Mera, Princess of Xebel, is a serious role model.

Before we get into why, I do need to be honest with you: I’m a Mera n00b. Sure, I’ve heard of her—she’s Aquaman’s wife, she has great hair, she has some real superhero skills of her own—but I don’t know her. And until I read Mera: Tidebreaker, the first in the new DC Ink line of Young Adult graphic novels, I didn’t really give much thought to her having a story all her own. (Serious shame on me, I know. I partially blame Jason Momoa and the inability of most people, myself included, to look away from him when he’s anywhere in eyesight.)

In Mera: Tidebreaker, Danielle Paige and Stephen Byrne depict a teenage Mera who’s never even met Arthur Curry. She’s a young woman who’s stuck in a position that’s familiar to many fairy tale fans: A princess whose father thinks she’s so precious, she shouldn’t do anything to put herself in situations that might lead to her getting hurt (or killed and spending the rest of eternity swimming circles in the Xebellian religious version of the Good Place). She’s the pride of a downtrodden nation—Xebel being an unhappy Atlantis colony—and the hope for her people’s future; she’ll eventually be forced asked to marry a man who will become king. A lot rides on her shoulders, and she’s walking around slumped over a little under the weight.

But Mera wants more out of her life. Her mother, former queen of Xebel, was a powerful, fierce and respected warrior both before and while she was queen. Mera wants that kind of role for herself. She’s not content to be a figurehead or, even worse, just a pretty face beneath a crown, married to a man who holds all the true power.

Mera struggles with an internal war. She wants to make her father proud and be loyal to her nation. But she also needs to be loyal to herself, to make herself proud. And when the chance comes to prove her strength to everyone, she jumps at it, even if doing so is a rash and somewhat uninformed decision. She thinks that’s what she’s doing is right, and I applaud her “ask forgiveness rather than permission” mentality. Sometimes, especially when you’re a young woman in a situation without a clear escape route, it’s the only way to get what you want.

I also appreciate Mera’s willingness to listen to her heart and to trust in her gut (i.e., her intuition). It’s when she does so, when she begins to see and understand the truth about the situation she jumped into, eyes-closed, that she truly begins to shine. She looks past the things she’s been told all her life and listens to that little voice inside her head that’s telling her things aren’t what they seem, even though it’s hard to break through all those years of conditioning. In trusting herself, her eyes are opened, and she takes a giant step toward becoming the warrior she’s always wanted to be.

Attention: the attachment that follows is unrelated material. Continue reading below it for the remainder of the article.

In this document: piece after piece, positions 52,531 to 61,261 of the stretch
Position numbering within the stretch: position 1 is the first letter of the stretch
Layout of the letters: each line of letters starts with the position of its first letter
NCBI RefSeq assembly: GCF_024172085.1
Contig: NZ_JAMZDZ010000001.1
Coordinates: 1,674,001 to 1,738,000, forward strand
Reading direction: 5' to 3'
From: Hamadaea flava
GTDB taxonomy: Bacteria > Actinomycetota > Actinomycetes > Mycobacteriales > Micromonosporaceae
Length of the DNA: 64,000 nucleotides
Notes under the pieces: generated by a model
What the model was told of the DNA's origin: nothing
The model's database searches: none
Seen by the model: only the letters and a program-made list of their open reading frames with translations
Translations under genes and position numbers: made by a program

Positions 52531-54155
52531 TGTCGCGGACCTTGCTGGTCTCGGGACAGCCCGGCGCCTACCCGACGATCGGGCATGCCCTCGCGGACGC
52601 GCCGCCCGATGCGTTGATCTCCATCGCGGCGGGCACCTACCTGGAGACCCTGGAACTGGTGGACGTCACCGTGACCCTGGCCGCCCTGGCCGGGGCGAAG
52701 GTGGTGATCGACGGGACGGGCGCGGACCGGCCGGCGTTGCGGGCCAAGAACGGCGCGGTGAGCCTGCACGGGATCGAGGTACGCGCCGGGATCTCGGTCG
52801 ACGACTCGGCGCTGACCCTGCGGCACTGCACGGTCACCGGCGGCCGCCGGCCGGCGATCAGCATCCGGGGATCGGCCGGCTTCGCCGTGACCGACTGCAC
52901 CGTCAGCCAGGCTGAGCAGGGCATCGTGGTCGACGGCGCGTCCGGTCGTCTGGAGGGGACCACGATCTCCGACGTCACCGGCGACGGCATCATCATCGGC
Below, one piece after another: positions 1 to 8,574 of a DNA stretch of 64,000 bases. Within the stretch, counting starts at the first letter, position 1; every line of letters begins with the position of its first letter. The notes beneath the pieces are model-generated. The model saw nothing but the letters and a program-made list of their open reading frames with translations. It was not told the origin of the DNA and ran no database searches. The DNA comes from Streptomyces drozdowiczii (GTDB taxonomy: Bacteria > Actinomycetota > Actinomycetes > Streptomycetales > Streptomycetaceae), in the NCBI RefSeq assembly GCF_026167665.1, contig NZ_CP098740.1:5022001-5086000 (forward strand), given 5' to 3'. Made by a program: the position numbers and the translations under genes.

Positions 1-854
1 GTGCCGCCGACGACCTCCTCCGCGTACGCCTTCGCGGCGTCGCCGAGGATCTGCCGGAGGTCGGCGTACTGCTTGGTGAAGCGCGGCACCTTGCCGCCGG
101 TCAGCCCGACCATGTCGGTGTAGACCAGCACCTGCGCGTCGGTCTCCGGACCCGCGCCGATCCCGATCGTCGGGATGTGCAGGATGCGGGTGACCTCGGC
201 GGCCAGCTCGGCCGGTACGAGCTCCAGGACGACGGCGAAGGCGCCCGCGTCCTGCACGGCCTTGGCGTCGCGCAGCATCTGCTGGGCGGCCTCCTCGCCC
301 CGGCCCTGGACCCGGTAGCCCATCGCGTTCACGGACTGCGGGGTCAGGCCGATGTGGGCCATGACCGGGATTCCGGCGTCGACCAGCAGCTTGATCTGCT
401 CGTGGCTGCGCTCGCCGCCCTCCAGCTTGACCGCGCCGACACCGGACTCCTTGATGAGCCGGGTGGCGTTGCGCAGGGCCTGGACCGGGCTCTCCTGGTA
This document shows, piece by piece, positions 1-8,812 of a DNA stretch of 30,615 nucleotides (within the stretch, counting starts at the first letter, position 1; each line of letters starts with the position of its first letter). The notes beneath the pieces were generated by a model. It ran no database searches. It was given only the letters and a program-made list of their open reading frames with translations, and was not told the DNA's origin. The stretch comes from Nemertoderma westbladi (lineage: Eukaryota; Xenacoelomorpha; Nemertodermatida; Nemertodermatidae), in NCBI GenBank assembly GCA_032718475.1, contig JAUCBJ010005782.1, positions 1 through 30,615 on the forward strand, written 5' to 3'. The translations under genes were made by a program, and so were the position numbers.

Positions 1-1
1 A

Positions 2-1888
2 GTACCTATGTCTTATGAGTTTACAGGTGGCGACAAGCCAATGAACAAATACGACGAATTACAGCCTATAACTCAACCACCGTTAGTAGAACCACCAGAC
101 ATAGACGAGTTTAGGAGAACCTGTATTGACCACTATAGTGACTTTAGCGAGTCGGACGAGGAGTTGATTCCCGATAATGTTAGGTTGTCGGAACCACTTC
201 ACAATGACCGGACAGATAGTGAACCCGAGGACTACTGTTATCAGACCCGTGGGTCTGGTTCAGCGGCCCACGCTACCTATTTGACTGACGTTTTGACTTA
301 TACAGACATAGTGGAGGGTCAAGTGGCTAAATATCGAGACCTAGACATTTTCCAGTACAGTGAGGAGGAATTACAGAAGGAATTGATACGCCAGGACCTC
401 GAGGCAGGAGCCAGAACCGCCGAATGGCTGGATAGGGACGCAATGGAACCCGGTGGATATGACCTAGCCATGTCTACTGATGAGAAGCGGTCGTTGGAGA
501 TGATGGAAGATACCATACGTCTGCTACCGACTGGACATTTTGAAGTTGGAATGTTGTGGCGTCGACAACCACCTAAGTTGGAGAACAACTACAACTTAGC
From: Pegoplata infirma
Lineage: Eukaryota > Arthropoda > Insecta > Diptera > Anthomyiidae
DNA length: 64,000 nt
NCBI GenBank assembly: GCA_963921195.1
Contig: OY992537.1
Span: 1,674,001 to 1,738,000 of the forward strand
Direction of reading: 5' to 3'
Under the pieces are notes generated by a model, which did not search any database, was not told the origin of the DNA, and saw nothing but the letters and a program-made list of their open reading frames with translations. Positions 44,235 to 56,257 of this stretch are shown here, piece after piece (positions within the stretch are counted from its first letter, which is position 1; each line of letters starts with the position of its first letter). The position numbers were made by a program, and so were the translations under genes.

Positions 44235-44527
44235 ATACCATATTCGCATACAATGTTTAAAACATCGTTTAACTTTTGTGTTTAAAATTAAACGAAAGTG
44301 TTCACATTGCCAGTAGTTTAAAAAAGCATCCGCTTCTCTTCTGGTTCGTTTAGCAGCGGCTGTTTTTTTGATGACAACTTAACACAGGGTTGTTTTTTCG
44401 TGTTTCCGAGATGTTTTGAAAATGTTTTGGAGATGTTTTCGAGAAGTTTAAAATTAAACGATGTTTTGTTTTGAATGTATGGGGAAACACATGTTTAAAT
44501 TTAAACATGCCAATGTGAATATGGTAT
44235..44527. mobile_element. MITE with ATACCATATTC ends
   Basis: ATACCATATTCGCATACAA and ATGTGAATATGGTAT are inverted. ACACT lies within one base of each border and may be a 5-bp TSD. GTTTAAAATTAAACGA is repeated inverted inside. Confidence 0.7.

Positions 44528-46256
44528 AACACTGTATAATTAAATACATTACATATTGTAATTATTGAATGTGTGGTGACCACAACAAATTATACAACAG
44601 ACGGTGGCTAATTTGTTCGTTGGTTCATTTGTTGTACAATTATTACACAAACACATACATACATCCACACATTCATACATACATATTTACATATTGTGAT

And all of this Mera does on her own, without Arthur Curry’s help. (Okay, he might help a little, but I won’t go into detail here on how, in case you’ve not read the book. #nospoilers) It’s a little awesome, in the truest sense of the word, to see a young woman put so much faith in her own power. Mera’s exactly the kind of princess young women (and not so young women, in some cases *cough*like mine*cough*) need to see in pop culture.

She’s smart, yet fallible, strong, yet flexible. She’s soft and hard in equal measure, and is willing to take risks and suffer the consequences of her actions. She knows when to stand up for herself, and doesn’t shy away from owning up to her mistakes. She knows when to stand up to the people whose opinions matter to her most—and whose opinions might change for the worse—because she knows that she’s on the right side of the fight. She knows that it’s okay to take a break in saving the world for a little swoon. And, if that’s not enough, she’s got a seriously amazing head of stunning red hair.

I’m super thankful that I got the chance to get to know Mera in Mera: Tidebreaker. I might not have known her before diving in (heh), but after reading her tale, I’m fully #TeamMera. (Arthur’s a very lucky man.)

Mera: Tidebreaker by Danielle Paige and Stephen Byrne is now available in bookstores, comic shops and as a digital graphic novel.

When Mandy Curtis isn’t reading books by Leigh Bardugo or Sarah J. Maas, she’s dreaming of busting bad guys with Wonder Woman—if Steve Trevor’s there too, she won’t complain—and writing about YA fiction and pop culture at Forever Young Adult. Follow her on Twitter at @mandyannecurtis.